Private finance needed to bridge Africa’s infrastructure gap

30 Nov 15

Significant amounts of development capital means bridging Africa’s infrastructure gap is realistically within reach, however, only private finance will be able to plug the remaining gap, a report has found.


A study by global law firm Baker & McKenzie and the Economist Corporate Network found that closing the infrastructure gap is achievable. But to get there requires development capital to keep flowing in at the same rate and finding new ways of attracting private capital.

Gary Senior, chair of Baker & McKenzie in EMEA, said: “What is surprising about these numbers is not so much the challenges as the apparent achievability of closing the gap over the next 10 years if development capital keeps flowing – we just need to find more ways to bring private and institutional capital into projects. That means making them bankable.”

The World Bank estimated in 2009 that over $90bn annually was required in sub-Saharan Africa alone to construct new projects and to upgrade and maintain existing ones.

The report found that development capital from donors such as national governments and multilateral agencies is by far the predominate form of infrastructure finance for the continent. Over £328bn was invested across Africa between 2009 and 2014, amounting to roughly $54bn a year.

This is four times the amount of private capital, which is estimated to be between $9bn and $12bn annually.

In addition to primary funding, the report said development capital plays a crucial role in getting projects that might never have materialised off the ground, providing long-term support to projects and by shouldering risks for the private sector and ensuring their contributions.

“It’s not just about money, it’s also about tenor and bankability,” said Michael Foundethakis, Baker & McKenzie’s head of banking and finance in EMEA. Development capital provides the due diligence throughout projects and increases success and will offer finance in risky jurisdictions and over a longer term.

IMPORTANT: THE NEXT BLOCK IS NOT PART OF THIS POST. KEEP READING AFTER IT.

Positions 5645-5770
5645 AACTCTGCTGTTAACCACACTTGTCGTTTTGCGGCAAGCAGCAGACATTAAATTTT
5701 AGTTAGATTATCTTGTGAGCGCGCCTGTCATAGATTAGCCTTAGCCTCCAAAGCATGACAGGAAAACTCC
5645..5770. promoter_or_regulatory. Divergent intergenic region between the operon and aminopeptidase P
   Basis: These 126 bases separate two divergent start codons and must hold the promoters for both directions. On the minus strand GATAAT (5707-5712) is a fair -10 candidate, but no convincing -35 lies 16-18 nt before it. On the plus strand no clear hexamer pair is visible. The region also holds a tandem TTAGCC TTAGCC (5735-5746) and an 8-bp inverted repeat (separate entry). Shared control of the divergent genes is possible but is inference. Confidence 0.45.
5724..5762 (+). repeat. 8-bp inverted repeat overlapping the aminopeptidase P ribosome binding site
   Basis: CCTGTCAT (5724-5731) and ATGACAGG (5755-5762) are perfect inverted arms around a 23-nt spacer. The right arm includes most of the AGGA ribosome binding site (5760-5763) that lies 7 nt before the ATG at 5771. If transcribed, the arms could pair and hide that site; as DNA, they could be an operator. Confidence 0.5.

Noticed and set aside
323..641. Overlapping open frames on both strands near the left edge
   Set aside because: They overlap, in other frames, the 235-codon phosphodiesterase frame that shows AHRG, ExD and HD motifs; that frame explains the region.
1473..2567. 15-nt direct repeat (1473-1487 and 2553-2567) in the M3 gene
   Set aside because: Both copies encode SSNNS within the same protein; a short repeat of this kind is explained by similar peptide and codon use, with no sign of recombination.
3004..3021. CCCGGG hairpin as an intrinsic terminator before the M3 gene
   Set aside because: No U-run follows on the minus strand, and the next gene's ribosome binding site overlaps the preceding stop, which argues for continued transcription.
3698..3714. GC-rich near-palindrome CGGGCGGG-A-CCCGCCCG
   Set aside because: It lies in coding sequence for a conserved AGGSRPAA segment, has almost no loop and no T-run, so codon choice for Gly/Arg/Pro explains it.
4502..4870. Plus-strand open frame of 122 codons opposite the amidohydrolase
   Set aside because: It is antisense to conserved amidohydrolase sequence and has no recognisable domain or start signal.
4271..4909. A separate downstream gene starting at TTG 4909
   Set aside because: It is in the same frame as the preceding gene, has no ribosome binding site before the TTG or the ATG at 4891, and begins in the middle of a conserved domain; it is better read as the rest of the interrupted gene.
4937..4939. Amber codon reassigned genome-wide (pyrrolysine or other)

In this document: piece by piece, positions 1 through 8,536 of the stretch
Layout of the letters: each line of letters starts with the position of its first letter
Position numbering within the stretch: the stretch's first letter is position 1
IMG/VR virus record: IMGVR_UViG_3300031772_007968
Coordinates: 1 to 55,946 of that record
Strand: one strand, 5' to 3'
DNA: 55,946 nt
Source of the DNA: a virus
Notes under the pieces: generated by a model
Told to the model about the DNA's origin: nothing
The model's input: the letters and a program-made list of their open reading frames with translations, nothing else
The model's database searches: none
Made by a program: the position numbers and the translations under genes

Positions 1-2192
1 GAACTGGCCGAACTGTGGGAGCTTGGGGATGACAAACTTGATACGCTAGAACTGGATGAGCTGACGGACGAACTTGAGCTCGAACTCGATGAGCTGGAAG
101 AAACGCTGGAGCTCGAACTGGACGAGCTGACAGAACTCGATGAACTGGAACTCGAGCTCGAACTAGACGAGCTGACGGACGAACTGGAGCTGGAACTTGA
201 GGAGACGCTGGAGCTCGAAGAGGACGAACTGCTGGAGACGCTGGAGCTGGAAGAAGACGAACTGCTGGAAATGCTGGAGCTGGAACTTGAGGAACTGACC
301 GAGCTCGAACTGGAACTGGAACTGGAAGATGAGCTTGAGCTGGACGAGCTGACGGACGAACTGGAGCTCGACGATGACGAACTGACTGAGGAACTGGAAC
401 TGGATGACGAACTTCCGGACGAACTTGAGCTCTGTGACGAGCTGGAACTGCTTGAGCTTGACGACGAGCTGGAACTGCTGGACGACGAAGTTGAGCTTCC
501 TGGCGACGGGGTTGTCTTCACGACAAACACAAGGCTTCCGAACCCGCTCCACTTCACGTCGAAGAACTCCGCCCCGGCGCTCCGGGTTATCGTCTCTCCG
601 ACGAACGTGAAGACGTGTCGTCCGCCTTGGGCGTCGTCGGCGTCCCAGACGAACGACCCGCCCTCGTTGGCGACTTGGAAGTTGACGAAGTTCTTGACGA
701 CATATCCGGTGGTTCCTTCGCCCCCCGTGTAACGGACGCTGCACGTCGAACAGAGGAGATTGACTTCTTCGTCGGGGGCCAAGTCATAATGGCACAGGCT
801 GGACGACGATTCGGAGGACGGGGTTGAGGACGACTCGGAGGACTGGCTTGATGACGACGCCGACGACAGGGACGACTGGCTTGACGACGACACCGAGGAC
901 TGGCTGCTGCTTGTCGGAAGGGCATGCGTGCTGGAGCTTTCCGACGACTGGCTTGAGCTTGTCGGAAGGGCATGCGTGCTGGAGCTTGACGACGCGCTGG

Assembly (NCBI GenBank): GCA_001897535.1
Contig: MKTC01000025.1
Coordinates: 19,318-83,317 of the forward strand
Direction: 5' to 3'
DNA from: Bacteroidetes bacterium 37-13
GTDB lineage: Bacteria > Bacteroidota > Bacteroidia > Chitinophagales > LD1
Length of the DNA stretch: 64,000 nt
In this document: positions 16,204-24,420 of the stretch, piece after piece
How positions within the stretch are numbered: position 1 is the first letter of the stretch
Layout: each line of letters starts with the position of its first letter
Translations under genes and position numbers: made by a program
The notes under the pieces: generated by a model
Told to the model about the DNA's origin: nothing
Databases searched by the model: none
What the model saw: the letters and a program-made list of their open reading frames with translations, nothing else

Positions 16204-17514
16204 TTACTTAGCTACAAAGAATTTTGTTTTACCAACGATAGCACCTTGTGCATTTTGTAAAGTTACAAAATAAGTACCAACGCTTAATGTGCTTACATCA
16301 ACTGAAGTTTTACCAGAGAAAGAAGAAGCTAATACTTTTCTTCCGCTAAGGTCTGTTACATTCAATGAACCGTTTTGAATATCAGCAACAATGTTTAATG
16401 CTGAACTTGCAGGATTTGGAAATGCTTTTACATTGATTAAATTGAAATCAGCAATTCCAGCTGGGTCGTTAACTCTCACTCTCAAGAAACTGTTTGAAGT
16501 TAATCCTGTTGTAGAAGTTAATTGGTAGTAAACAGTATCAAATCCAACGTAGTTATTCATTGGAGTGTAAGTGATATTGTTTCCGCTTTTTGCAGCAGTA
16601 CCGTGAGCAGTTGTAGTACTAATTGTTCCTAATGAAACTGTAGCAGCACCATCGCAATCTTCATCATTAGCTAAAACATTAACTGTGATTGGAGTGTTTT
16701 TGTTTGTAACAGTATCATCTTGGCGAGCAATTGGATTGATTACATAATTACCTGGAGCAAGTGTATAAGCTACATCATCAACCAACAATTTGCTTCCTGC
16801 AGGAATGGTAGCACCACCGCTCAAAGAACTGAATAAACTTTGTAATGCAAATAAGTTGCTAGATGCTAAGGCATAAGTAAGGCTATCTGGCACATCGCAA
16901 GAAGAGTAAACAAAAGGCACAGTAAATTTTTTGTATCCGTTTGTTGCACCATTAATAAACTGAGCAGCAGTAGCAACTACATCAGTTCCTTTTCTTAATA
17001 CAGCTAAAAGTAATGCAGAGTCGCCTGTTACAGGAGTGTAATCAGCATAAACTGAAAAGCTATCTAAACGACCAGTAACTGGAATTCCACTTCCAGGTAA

Around two thirds (67%) of all development capital approvals were provided by four institutions: the World Bank and related bodies; the Development Bank of Southern Africa; the African Development Bank; and France’s development agency Franҫaise de Développement.

The largest single funder of development capital however was China, contributing over $13.4bn in Africa in 2013 alone and almost $60bn over the period covered. The country plans to provide a further $1 trillion by 2025.

One of China’s three institutional banks, the Export-Import Bank of China, is the main source of funding, providing at least 75%.

While weighted towards transportation, China also funds mineral extraction and production platforms, such as commodity-processing and manufacturing facilities.

Overall, investments centre on power and transportation projects which were allocated around 67% of all development capital in the period, meaning Africa is “far from a commodity play”.

The report said development capital is indispensible in plugging the gap, especially when many African countries are unable to take on additional debt and lack the technical and other capacities to manage projects successfully.

But while development funders are necessary to bridge the continent’s infrastructure gap, they cannot do the job alone.

“The key to filling the infrastructure funding gap is ensuring that public and private sector investors can work together. The greater reach, experience and risk appetite of [development funders] can provide the platform for commercial banks, private equity and institutional investors to bring their own experience and capital to bear,” said Calvin Walker, Baker & McKenzie’s global head of project finance.

“It’s a question of having the public and private sector achieve an appropriate risk allocation across all types and sizes of project,” he added. 

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